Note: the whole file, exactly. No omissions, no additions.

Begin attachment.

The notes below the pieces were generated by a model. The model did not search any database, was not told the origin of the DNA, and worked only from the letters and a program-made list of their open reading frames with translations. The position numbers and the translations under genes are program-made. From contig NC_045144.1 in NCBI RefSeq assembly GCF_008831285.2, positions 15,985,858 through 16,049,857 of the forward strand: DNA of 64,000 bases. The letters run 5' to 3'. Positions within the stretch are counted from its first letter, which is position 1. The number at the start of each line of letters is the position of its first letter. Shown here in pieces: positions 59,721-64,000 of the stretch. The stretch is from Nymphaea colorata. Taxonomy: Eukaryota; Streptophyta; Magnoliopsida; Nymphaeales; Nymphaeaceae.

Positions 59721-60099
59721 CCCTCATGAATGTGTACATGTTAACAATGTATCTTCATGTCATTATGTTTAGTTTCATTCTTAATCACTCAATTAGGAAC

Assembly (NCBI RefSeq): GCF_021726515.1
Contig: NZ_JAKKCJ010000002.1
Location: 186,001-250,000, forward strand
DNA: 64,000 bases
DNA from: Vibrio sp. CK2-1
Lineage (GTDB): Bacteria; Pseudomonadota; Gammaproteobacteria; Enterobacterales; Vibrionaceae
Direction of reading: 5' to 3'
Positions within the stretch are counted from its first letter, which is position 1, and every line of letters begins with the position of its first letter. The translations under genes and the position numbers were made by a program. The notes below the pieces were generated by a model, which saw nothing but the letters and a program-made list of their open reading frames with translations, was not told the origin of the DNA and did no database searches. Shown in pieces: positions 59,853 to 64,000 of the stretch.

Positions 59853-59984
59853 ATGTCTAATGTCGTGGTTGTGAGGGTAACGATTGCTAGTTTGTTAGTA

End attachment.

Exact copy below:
The notes below the pieces were generated by a model. The model did not search any database, was not told the origin of the DNA, and worked only from the letters and a program-made list of their open reading frames with translations. The position numbers and the translations under genes are program-made. From contig NC_045144.1 in NCBI RefSeq assembly GCF_008831285.2, positions 15,985,858 through 16,049,857 of the forward strand: DNA of 64,000 bases. The letters run 5' to 3'. Positions within the stretch are counted from its first letter, which is position 1. The number at the start of each line of letters is the position of its first letter. Shown here in pieces: positions 59,721-64,000 of the stretch. The stretch is from Nymphaea colorata. Taxonomy: Eukaryota; Streptophyta; Magnoliopsida; Nymphaeales; Nymphaeaceae.

Positions 59721-60099
59721 CCCTCATGAATGTGTACATGTTAACAATGTATCTTCATGTCATTATGTTTAGTTTCATTCTTAATCACTCAATTAGGAAC

Assembly (NCBI RefSeq): GCF_021726515.1
Contig: NZ_JAKKCJ010000002.1
Location: 186,001-250,000, forward strand
DNA: 64,000 bases
DNA from: Vibrio sp. CK2-1
Lineage (GTDB): Bacteria; Pseudomonadota; Gammaproteobacteria; Enterobacterales; Vibrionaceae
Direction of reading: 5' to 3'
Positions within the stretch are counted from its first letter, which is position 1, and every line of letters begins with the position of its first letter. The translations under genes and the position numbers were made by a program. The notes below the pieces were generated by a model, which saw nothing but the letters and a program-made list of their open reading frames with translations, was not told the origin of the DNA and did no database searches. Shown in pieces: positions 59,853 to 64,000 of the stretch.

Positions 59853-59984
59853 ATGTCTAATGTCGTGGTTGTGAGGGTAACGATTGCTAGTTTGTTAGTA